P1030210I was at the ski boot fitter the other day, and a guy brought in a pair of skis to be tuned.  As he was describing what he wanted done, he mentioned that the skis were part of his “quiver.”  I thought to myself, only in Colorado…  I’m guessing most people think of a quiver in the literal sense as in a quiver of arrows for someone shooting with a bow and arrow.  But here in Colorado, especially in Boulder and Nederland, a quiver refers to your numerous sets of skis, bikes, whatever else you might have.  I remember hearing early on a joke about how outdoor-crazy the Boulder area is.  Normally, when people get together at a party and you are making polite conversation, you ask “And what do you do?”  Anywhere else in the country, this is normally in reference to your career or job.  But the joke is, when someone asks you that here, they are referring to what outdoor activities or sports are you involved in.  That’s why we get so many transplants in that area — most are pursuing the 300 days of sunshine and the opportunities Colorado provides for sports and recreation.  Boulder County (including Nederland) is home to some of the top athletes in the world, including triathletes, runners, and bicyclists.  But the rest of us stay plenty active too, even if we aren’t pursuing Olympic gold medals.  On any given weekend, the parking areas are filled with hikers, mountain bikers, climbers.  Winter is no different when the winter parking areas for the mountain trailheads like Brainard Lake, East Portal, and Eldora are packed with snowshoers, backcountry skiers, and even ice climbers.

Bryon and I of course are no different.  At some point, you have to be somewhat selective about your “toys”, because there simply isn’t enough time during the day to pursue all the activities available in this area.  I think we have limited our summer activities to mountain biking, hiking, backpacking, and our winter activities to some sort of skiing with a little snowshoeing mixed in.  When Bryon and I married, not only did we merge our households, but we merged our outdoor gear — we found between the two of us, that we had six different tents.  We have so many different types of outdoor gear — tents, packs, skis, helmets, poles — that it literally took over our office/study area to the point of disarray.   I finally ended up organizing an entire closet of sports gear, dubbing it the Sports Closet to make some semblance of sanity out of all that stuff.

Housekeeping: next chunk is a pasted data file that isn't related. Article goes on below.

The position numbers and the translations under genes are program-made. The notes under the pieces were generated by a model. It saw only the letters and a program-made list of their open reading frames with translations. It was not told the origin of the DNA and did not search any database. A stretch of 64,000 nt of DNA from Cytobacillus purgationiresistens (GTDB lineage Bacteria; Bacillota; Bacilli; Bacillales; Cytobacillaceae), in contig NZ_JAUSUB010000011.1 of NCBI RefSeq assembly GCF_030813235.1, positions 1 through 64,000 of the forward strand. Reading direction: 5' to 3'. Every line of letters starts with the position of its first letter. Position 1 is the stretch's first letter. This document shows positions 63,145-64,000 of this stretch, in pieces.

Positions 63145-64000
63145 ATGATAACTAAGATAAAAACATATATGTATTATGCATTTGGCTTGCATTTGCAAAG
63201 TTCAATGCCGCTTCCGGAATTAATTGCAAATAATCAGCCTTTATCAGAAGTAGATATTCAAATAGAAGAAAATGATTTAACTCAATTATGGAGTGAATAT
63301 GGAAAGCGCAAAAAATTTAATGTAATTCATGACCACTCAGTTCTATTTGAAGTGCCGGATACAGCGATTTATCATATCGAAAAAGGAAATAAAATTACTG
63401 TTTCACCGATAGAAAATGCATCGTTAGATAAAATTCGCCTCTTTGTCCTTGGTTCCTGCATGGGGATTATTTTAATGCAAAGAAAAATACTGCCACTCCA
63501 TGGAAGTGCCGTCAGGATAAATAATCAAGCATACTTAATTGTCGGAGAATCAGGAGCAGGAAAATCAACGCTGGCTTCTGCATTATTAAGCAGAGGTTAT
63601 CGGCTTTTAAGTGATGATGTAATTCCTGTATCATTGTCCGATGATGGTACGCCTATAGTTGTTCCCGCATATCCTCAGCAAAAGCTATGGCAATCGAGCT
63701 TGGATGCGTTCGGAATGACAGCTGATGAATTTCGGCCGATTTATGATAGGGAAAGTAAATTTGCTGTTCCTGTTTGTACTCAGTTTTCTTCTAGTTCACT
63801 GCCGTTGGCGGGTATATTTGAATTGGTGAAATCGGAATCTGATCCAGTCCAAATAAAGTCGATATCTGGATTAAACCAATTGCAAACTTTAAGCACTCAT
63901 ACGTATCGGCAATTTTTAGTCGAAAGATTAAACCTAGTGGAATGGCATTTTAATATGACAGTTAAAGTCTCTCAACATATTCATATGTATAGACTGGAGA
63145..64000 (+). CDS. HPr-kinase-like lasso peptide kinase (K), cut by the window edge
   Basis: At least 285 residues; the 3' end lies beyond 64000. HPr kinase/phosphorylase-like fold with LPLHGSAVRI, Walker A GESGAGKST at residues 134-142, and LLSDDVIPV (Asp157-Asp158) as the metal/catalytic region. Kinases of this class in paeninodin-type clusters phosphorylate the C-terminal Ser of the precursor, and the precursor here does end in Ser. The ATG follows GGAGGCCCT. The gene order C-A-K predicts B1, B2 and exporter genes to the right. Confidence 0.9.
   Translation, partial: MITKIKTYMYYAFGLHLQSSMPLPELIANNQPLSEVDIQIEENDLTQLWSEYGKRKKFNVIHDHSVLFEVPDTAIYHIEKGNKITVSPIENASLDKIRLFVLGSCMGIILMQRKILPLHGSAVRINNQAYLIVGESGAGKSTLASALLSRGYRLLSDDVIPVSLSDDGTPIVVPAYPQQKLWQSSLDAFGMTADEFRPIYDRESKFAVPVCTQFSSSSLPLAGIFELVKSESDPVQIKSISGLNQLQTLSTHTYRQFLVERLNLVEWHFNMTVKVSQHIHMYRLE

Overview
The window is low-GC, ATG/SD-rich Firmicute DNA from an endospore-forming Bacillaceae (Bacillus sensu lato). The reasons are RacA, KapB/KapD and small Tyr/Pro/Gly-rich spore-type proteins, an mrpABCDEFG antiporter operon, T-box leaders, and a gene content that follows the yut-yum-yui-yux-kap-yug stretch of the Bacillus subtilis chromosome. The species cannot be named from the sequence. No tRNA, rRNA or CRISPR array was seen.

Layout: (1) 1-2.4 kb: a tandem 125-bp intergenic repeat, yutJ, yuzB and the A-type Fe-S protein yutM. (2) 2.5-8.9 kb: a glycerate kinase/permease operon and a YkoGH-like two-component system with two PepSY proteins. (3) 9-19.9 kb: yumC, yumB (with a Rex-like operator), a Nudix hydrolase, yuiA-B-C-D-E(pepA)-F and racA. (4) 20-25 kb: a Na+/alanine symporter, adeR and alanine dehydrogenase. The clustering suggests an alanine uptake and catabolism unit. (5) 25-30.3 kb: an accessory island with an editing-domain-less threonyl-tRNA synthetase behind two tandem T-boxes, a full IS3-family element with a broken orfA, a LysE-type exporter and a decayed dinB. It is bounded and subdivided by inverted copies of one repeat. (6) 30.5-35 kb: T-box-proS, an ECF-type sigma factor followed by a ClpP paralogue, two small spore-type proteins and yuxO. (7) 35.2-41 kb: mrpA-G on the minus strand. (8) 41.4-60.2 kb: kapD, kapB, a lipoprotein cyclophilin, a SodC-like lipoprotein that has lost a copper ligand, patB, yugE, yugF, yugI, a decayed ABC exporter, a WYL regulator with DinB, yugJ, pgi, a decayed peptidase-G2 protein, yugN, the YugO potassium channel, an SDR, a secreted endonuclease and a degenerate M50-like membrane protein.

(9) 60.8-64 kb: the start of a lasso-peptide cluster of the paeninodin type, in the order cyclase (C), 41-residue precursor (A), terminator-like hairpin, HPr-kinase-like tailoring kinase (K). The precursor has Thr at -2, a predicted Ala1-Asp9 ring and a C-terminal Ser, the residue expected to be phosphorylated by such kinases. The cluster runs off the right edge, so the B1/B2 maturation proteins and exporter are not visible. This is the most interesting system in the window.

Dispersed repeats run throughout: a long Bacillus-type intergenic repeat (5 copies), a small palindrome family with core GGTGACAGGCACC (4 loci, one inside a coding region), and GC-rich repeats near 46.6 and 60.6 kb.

When I think about the focus of my own life, I realize how important staying active outside is to me, and to my own mental health.  I now think more about how a potential job will work with my pursuit of skiing and hiking, more than just taking a job.  And I realize, I’d rather work a more low-key job that allows me more time on the trails and the slopes, than get paid more, but play less.  Apparently, here in Colorado, I’m not alone, as more and more businesses offer flex schedules, “Powder” days, and work-life balance options for their employees as a key perk.  Getting more time to play is a big reason so many move here from other places, and is an important part of life here in the Rocky Mountains.